Malin Head

On the Wild Atlantic Way

Malin Head, County Donegal

Feel the power of this romantic landscape, where wildlife flourishes and Star Wars fans can walk in the footsteps of Jedi masters

As far north as you can go…

Malin Head lies on the Inishowen Peninsula in County Donegal, at the most northerly tip of the island of Ireland. It is the start (or end, depending on your point of view) of the Wild Atlantic Way and has long been renowned for its epic coastal scenery, thriving birdlife and historical curiosities.

More recently, Malin Head so captured the imagination of Star Wars location scouts that they cast it in Star Wars: The Last Jedi. Locals and visitors alike were thrilled by the sights that unfolded over the course of the shoot. The Millennium Falcon (ok, maybe it was a replica) perched on a cliff as the waves crashed beneath it; Luke Skywalker (actor Mark Hamill) popping into Farren's pub on Malin Head for refreshments; a local stormtrooper arriving to the set in full battle dress. The crew did as everyone should along the Wild Atlantic Way – they left no trace behind them. Now, when you visit Malin Head, you'll just see the unspoiled beauty of the place.

Myth and history collide

A great place to start exploring Malin Head is the very tip of the headland where you'll find Banba’s Crown (named after a mythical goddess of Ireland). "The Tower", as it’s known locally, was built by the British Admiralty in 1805 as part of a string of buildings right around the Irish coast to guard against a possible French invasion.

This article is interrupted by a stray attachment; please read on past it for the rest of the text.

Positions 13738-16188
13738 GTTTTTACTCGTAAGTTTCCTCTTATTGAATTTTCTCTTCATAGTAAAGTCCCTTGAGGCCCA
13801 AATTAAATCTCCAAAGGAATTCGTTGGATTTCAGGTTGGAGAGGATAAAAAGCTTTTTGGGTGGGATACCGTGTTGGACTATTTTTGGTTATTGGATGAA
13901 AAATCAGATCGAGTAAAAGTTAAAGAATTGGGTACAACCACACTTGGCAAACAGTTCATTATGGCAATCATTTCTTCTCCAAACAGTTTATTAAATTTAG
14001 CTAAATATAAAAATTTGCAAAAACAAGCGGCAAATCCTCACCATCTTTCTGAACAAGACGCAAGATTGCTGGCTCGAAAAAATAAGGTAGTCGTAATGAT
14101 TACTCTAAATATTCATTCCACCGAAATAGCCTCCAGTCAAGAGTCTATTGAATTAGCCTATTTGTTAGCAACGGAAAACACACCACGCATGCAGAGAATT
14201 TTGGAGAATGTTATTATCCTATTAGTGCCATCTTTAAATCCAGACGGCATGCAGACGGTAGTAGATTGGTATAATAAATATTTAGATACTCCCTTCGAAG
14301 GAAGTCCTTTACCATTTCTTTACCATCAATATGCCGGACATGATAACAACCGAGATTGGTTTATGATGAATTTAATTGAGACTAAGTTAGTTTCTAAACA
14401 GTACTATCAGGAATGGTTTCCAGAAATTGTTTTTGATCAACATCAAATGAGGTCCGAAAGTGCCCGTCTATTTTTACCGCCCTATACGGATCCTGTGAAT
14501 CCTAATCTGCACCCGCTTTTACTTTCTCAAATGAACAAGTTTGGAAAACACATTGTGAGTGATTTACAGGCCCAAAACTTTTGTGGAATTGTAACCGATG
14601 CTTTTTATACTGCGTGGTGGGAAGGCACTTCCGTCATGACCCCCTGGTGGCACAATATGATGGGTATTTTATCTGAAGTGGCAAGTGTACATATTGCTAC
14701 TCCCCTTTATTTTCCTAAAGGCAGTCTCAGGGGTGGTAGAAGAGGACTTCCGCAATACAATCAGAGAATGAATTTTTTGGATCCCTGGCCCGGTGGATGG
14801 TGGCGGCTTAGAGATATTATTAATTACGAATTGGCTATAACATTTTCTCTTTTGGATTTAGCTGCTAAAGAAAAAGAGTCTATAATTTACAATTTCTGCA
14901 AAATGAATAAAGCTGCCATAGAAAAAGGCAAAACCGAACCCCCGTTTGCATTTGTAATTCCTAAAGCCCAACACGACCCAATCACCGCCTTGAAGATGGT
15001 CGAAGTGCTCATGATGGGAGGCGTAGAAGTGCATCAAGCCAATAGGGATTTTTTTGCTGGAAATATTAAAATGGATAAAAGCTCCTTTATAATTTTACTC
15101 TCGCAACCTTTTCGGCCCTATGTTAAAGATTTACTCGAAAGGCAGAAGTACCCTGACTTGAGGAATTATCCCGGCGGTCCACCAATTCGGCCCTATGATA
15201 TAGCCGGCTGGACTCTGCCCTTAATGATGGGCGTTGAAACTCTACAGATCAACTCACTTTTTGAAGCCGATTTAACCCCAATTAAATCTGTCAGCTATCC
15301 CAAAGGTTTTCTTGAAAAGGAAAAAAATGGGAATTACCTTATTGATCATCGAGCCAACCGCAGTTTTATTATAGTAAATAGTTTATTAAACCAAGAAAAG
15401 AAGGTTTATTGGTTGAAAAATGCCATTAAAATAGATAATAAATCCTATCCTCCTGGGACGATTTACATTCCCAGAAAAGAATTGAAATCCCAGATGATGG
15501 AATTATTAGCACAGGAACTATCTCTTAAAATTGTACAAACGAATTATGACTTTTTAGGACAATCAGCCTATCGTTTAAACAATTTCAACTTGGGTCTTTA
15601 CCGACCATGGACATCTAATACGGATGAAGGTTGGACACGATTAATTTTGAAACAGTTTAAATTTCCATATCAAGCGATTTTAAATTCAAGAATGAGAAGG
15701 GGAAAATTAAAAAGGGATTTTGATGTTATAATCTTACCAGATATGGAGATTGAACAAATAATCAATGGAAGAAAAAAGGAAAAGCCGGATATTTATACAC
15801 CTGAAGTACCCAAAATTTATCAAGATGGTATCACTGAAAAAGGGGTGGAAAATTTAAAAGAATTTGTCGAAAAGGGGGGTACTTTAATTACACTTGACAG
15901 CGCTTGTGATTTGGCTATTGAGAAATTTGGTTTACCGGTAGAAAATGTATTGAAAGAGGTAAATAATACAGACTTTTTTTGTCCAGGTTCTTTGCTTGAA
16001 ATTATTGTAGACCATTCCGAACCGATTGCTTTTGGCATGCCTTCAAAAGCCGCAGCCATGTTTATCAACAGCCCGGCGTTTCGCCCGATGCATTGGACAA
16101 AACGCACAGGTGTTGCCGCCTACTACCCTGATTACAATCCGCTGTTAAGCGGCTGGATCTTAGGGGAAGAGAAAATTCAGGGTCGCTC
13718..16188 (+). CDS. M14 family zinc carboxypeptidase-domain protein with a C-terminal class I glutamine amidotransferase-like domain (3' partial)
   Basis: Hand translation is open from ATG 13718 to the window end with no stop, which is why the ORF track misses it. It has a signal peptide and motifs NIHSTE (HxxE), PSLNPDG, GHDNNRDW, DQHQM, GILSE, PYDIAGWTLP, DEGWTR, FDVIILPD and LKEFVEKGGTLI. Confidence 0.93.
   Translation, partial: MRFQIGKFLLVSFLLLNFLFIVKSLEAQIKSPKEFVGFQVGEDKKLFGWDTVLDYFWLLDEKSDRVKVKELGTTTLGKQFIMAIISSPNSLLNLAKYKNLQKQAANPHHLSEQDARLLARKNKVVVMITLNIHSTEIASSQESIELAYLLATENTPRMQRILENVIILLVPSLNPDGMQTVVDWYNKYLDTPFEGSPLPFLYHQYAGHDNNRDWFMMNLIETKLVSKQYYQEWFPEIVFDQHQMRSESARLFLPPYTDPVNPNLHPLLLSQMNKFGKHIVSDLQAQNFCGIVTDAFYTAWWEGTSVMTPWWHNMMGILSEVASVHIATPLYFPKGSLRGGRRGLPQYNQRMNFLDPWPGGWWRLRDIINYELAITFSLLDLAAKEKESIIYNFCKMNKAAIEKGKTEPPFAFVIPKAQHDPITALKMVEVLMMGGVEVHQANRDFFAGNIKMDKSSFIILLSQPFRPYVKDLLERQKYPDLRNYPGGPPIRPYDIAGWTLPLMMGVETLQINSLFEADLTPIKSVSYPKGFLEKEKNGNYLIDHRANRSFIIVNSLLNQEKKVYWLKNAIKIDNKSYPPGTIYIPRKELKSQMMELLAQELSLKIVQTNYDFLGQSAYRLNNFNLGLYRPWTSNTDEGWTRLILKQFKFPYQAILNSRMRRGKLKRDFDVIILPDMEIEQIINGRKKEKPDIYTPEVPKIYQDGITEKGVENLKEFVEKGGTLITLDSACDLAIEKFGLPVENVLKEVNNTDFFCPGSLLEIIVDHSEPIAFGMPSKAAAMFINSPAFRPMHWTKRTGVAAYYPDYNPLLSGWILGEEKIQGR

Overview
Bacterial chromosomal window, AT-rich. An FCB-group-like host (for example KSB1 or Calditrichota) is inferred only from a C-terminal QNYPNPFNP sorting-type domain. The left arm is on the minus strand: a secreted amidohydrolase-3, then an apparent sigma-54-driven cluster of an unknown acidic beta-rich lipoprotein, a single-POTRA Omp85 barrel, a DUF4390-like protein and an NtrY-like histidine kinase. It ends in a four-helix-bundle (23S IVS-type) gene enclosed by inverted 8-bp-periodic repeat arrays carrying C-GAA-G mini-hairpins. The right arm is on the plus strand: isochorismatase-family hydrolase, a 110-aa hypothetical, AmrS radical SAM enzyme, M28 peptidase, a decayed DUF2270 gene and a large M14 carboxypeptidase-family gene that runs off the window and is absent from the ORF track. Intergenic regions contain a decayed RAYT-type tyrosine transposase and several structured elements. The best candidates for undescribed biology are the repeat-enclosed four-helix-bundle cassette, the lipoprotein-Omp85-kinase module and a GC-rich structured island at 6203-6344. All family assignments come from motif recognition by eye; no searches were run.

More modest are the nearby World War II lookout posts. Malin Head was one of 83 coastal locations used to provide a picture of wartime events along the Irish coastline. The coast watchers here had plenty to report in the early stages of the war as German U-boats attacked convoys in the vicinity.

What lies beneath?

Overall, the turbulent waters off Malin Head have witnessed more than their share of maritime history. The folks at Mevagh Dive Centre can tell you that there are more ocean liners and German U-boats sunk off this stretch of coast than anywhere else in the world.

Several miles off the coast of Malin Head lies Inishtrahull island, composed of the oldest rock in Ireland, metamorphic gneiss dated at around 1.7 billion years old! Further to the east, the hills of Scotland can be seen on a good day.

Also in view just along the coast from Banba’s Crown is Ballyhillin Beach, a unique raised beach system of international scientific significance. It’s a reminder of a time, 15,000 years ago, when sea level was up to 30m higher than today. The beach is also well-known for its semi-precious stones.

Natural wonders

Finally, one of the world’s most amazing natural phenomena has started to make regular appearances off the Inishowen Peninsula. Thanks to a peak in the sun’s activity, the Northern Lights (Aurora Borealis) are frequently spotted off this coast. This is set to go on for a few more years, too, so maybe you’ll be in luck when you visit.

So there you have it, the Inishowen experience: exhilarating coastal walks, unsurpassed natural beauty, spectacular phenomena and historical intrigue… take it all in before heading back on your Wild Atlantic Way adventure!

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